Updated on November 25, 2018
Family Traditions around the Thanksgiving Table
Our children are married with families of their own and some of their children are married so our attendee number for holidays varies every year.
Daughter #2 served as hostess and prepared a Pioneer Woman brine turkey that was moist and tasty and the dressing and homemade cranberry sauce. Her traditional chess pies were baked this year by her step-daughter. Tradition remained though the cook varied. As she said, “it’s good to pass the torch.”
Daughter #1 brought pecan-crusted sweet potatoes and a bag full of yummy baked goods like cranberry orange bread, enough for all to carry home. And, a can of jellied cranberry, a husband’s favorite.
One Aunt brought deviled eggs and brown-and-serve rolls, her annual contributions. She served the eggs on a special egg dish of another gone-to-glory aunt. We felt her presence, smiling down from heaven.
Another Aunt brought her special recipe cheese ball. This was the first Thanksgiving she and her husband weren’t together in their fifty years together. His Parkinson kept him at his Memory Care home. The beginning of new tradition, we’re hoping.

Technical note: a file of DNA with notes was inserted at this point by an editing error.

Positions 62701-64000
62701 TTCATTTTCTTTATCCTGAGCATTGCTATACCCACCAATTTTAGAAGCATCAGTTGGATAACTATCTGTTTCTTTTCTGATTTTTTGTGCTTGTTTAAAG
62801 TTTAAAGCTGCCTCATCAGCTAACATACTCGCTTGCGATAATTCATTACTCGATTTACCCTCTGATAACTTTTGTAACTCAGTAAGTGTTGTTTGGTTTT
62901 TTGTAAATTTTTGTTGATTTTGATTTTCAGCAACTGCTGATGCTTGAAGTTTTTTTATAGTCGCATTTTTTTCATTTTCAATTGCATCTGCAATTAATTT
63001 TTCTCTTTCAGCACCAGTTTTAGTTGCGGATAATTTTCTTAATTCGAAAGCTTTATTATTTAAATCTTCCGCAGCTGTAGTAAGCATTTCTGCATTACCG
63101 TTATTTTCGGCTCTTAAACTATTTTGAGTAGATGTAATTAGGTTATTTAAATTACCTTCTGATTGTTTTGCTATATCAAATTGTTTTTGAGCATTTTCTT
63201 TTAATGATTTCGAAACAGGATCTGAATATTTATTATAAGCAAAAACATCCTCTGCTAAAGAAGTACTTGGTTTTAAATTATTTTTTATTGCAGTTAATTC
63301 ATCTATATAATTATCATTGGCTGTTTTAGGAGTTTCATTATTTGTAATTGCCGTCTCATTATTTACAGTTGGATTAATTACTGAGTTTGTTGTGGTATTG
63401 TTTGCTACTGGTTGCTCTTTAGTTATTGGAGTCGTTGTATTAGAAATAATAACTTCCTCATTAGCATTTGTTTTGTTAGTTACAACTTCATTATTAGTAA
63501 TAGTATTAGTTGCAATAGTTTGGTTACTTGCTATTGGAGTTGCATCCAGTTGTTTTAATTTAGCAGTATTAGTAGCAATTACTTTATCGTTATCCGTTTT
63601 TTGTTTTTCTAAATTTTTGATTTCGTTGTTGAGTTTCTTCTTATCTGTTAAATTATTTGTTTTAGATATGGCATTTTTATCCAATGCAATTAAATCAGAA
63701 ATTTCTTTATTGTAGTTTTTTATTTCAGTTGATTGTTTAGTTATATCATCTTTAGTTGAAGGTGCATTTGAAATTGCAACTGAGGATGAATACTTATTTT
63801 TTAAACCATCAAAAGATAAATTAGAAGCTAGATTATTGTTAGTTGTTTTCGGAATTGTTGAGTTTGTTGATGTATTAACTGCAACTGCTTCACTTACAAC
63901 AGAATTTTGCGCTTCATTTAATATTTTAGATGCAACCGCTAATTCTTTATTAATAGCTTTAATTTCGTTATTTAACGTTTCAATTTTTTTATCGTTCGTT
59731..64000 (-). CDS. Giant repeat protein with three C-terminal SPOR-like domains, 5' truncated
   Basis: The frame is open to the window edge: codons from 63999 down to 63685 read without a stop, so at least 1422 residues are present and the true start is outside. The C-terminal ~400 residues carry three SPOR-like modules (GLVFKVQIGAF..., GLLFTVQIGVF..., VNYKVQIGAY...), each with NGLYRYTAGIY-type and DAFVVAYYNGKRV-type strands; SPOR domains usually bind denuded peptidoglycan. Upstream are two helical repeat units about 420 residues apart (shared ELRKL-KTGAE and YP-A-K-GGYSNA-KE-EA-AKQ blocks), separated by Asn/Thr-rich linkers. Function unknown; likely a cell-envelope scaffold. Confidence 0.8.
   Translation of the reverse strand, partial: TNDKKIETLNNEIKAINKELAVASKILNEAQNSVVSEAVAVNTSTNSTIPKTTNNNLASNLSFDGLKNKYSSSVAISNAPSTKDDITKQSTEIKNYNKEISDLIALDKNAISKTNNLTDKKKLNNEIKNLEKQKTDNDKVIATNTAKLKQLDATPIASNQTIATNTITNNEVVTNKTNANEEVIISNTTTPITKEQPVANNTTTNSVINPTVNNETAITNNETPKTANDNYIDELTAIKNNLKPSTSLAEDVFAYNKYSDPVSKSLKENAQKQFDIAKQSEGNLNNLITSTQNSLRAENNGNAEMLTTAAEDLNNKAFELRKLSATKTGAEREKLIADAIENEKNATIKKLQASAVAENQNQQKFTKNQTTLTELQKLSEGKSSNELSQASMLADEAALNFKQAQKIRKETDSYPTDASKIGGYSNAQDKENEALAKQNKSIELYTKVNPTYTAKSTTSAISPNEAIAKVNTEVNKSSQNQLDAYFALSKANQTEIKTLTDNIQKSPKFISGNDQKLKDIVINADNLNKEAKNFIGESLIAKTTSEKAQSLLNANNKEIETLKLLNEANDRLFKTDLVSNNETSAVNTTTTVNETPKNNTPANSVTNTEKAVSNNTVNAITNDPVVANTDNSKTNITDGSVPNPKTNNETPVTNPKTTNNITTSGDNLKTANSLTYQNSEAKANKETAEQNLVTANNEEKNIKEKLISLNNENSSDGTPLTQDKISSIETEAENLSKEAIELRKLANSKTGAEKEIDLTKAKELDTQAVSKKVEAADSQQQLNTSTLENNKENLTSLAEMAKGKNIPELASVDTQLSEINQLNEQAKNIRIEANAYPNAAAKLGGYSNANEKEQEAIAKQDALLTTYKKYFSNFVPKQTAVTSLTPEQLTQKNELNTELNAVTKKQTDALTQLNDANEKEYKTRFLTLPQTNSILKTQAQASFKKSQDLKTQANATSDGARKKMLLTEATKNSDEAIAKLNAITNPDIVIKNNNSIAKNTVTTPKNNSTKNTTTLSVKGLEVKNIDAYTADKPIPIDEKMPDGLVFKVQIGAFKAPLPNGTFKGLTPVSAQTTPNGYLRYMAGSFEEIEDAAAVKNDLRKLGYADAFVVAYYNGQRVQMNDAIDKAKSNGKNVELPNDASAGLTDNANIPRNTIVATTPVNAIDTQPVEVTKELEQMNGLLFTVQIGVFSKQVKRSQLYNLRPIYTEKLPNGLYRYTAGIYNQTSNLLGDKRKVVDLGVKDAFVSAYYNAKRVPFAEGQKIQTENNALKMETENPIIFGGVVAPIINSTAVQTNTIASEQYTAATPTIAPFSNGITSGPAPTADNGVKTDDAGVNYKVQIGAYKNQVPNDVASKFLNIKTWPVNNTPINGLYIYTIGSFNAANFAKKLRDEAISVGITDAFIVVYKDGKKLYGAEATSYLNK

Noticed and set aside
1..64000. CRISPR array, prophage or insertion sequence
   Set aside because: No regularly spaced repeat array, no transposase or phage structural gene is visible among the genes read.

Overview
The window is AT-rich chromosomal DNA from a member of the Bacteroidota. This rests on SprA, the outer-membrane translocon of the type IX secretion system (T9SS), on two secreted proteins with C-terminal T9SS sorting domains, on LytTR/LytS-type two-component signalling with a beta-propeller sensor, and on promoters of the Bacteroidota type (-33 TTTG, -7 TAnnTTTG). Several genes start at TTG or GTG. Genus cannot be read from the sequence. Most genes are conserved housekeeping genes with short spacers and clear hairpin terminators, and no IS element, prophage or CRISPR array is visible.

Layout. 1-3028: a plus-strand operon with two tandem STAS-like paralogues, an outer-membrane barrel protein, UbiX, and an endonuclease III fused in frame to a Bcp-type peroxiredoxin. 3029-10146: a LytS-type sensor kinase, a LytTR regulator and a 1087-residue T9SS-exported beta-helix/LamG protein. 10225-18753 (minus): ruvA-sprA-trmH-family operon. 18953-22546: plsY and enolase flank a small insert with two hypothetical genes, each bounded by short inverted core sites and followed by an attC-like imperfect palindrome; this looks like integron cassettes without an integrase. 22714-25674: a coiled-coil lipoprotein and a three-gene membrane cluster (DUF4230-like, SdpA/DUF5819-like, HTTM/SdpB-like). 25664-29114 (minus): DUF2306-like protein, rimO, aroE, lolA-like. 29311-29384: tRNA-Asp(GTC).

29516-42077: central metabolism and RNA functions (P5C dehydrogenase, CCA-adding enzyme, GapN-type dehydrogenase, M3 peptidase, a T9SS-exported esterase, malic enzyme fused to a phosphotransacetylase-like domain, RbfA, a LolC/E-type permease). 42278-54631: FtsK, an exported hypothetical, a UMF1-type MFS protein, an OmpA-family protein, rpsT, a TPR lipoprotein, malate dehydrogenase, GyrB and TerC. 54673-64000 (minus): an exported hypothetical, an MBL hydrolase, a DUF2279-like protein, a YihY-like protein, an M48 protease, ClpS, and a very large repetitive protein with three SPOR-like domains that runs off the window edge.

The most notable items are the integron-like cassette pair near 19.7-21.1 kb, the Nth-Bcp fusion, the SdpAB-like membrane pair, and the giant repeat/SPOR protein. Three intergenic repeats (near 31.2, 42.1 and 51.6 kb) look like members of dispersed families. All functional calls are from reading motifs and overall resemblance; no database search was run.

Granddaughter #1 brought her husband’s family tradition – a pound cake made by his grandmother’s recipe. A new tradition, we all agreed when she and hubby join our festivities. Newly married, they alternate holidays between their families. We had them this Thanksgiving.
Step-daughter’s mom joined in with homemade mash potatoes that were creamy and smooth. We’re counting on a repeat performance for next year’s Thanksgiving feast.
I contributed the scalloped corn and the classic green bean casserole and an orange pineapple jello salad no one has eaten since they were toddlers. I can’t seem to stop myself
A vintage 1950s fall tablecloth covered one of the tables. A remnant from family or a prize antique shop purchase, no one remembers. It’s just always been around along with the honeycomb tissue paper turkey in the center of the table.
Pepa carved the bird and grandchildren lined up for first tastes of slices from the carver himself. We all know nothing tastes better.
The football game played on the very large screen TV. Grandsons and Pepa cheered their team to victory.
The granddogs, banished to the bedroom, quietly wondered at all the commotion and Auntie’s dog, who came along, relished the pats and extra laps.
All in all a lovely day filled with traditions that remind me of Tevye’s words in the song from Fiddler on the Roof.
“Tradition. Without our traditions, our lives would be as shaky as… as a fiddler on the roof!”
But I was also reminded Thanksgiving traditions, while lovely and touching, aren’t based on the things on the table or around the table but in the love that surrounds us.